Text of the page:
Can you plug more than one charger into the new MacBook Pro?

MacBook Pro

Apple has cut the cost of USB-C products (including those fantastic LG 4K and 5K displays) across its store, but only for a few weeks. All the same the discount is likely to see a few luck Mac users with the new notebook splash out on dual monitors and RAID array set-ups to exploit the four ports.

What happens?

As you know, USB-C can power up the Mac in any slot, so what happens when you plug more than one charger into the Mac? All that will happen is the system will intelligently draw power from the supply that provides the most power to the machine.

These Thunderbolt 3/USB-C ports on the new Mac can connect devices, displays and all manner of third party equipment that supports the standard. Data travels at up to 40Gbps and the cable can handle data transfer, video output and charging. This means that when you connect your Mac to your LG 5K display to look at contents on the larger screen you can also recharge your Mac, all on one cable.

Dongles and hubs

While there have been some complaints that the move to USB-C is forcing users to invest in dongles, it is noteworthy that up to six devices can be daisy-chained to each Thunderbolt 3 port on your MacBook Pro. This means that for many existing peripheral devices, most of us will be able to use a simple USB-C/USB-A hub for most peripherals, which cost around $37.

Given most users don’t use that many peripherals it is possible much of the criticism of the step has been overblown, though it would be good if you could plug an iPhone into these Macs without needing an adaptor to do the job.

Thunderbolt 3 ports can also supply power to attached devices. The 15-inch and Touch Bar-equipped 13-inch MacBook pros can power two devices that use up to 15 watts, and two more devices that use up to 7.5 watts, on a first-come, first-served basis. The entry-level device powers one device that uses up to 15 watts and one device that use up to 7.5 watts.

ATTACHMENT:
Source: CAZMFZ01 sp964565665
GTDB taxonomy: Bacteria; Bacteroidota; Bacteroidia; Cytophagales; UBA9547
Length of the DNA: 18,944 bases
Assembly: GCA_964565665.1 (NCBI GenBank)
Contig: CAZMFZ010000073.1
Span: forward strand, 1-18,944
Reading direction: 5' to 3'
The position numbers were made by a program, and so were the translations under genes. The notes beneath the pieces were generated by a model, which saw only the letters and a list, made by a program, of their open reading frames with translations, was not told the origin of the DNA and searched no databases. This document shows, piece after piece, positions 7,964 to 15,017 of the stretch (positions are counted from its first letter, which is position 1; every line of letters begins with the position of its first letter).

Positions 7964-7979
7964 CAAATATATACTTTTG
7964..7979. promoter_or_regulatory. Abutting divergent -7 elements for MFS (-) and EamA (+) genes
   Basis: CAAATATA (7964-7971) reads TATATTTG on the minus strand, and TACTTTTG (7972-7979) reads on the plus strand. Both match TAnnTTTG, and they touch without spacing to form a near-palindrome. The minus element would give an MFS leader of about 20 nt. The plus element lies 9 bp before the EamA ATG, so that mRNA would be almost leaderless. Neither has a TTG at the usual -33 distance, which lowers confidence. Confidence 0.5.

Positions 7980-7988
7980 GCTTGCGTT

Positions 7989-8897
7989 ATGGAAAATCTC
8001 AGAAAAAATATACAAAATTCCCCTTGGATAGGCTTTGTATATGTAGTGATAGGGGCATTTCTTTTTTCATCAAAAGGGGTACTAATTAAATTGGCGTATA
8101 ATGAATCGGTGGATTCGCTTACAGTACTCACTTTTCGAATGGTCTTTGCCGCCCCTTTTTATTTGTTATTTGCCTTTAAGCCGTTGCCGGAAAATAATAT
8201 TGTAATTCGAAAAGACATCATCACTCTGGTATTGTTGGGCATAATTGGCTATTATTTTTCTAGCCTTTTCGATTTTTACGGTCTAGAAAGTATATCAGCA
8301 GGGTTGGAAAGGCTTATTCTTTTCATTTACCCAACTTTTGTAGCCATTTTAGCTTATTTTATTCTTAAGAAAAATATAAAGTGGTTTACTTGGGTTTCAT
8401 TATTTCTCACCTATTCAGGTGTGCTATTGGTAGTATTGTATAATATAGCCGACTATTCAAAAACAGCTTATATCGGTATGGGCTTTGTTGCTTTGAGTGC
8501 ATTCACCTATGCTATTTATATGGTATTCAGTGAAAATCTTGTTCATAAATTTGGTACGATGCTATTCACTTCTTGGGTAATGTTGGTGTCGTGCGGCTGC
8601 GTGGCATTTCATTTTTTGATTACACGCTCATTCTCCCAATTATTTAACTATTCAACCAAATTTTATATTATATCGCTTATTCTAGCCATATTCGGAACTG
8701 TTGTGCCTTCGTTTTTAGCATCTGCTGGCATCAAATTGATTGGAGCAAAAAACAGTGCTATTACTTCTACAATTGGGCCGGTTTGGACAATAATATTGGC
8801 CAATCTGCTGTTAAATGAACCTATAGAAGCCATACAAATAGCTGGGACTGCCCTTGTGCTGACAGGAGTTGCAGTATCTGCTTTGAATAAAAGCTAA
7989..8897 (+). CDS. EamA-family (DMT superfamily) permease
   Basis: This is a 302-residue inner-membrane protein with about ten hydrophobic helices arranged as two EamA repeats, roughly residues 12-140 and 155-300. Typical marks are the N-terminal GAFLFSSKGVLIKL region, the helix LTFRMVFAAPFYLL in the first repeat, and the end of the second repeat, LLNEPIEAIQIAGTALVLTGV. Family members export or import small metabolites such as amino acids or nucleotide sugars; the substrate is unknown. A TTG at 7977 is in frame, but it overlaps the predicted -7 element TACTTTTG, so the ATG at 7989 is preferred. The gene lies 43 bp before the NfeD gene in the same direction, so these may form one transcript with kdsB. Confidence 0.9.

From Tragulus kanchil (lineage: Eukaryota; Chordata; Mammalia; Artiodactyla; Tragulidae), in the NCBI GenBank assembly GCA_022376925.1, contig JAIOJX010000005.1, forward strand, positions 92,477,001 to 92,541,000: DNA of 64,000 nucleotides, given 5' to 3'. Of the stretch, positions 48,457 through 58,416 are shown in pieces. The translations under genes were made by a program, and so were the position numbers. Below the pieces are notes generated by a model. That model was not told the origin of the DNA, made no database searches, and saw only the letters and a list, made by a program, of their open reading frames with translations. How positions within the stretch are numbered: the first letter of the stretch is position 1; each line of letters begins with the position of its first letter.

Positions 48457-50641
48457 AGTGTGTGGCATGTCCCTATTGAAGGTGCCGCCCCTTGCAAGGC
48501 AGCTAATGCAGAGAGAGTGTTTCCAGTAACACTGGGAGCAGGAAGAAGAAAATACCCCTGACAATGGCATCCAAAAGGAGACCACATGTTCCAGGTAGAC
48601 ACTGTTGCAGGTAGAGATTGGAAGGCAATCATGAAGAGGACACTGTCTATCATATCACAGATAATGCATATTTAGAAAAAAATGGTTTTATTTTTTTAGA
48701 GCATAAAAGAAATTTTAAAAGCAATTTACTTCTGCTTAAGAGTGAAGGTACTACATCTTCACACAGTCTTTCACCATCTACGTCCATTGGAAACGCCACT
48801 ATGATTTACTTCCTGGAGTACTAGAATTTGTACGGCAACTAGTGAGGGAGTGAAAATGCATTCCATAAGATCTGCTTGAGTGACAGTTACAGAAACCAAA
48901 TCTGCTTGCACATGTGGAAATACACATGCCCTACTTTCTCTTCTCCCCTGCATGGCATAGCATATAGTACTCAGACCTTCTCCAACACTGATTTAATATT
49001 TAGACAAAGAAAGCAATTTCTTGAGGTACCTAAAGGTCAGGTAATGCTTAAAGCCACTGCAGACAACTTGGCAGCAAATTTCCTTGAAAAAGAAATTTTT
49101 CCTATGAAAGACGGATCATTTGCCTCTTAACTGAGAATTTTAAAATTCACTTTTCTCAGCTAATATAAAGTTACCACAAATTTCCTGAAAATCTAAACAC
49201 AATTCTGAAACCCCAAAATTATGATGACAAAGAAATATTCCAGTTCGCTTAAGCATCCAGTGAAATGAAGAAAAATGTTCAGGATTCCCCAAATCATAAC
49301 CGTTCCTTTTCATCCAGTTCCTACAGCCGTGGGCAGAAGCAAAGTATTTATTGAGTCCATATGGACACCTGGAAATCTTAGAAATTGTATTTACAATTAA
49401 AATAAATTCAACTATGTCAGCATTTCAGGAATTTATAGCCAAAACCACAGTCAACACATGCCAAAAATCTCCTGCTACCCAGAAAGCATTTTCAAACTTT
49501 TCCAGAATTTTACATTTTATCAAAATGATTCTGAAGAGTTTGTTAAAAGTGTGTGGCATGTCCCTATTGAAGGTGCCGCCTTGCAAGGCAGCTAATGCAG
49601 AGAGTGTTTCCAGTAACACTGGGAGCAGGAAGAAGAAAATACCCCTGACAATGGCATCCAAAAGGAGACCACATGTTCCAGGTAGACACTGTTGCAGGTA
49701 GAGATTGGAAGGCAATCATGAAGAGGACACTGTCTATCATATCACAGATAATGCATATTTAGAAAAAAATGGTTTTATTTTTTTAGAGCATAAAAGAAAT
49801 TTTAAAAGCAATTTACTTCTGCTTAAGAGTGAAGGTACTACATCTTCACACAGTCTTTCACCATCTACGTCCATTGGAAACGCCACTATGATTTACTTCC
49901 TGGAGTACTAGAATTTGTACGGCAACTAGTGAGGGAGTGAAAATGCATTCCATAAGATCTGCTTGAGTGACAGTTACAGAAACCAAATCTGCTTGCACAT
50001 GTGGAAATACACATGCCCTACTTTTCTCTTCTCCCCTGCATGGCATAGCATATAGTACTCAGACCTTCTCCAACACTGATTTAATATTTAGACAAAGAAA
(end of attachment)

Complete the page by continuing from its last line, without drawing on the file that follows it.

Data speeds

There are some differences in terms of the supported data speeds on each MacBook:

  • MacBook Pro (15-inch, Late 2016) delivers full Thunderbolt 3 performance on all four ports.
  • MacBook Pro (13-inch, Late 2016, Four Thunderbolt 3 Ports) supports Thunderbolt 3 at full performance using the two left-hand ports. The two right-hand ports deliver Thunderbolt 3 functionality, but have reduced PCI Express bandwidth, so always plug high-performance devices into the left hand ports.
  • MacBook Pro (13-inch, Late 2016, Two Thunderbolt 3 Ports) delivers full Thunderbolt 3 performance on both ports.

Jonny Evans

Watching Apple since 1999. I don't say what they should do. I say what they might do. They sometimes do.

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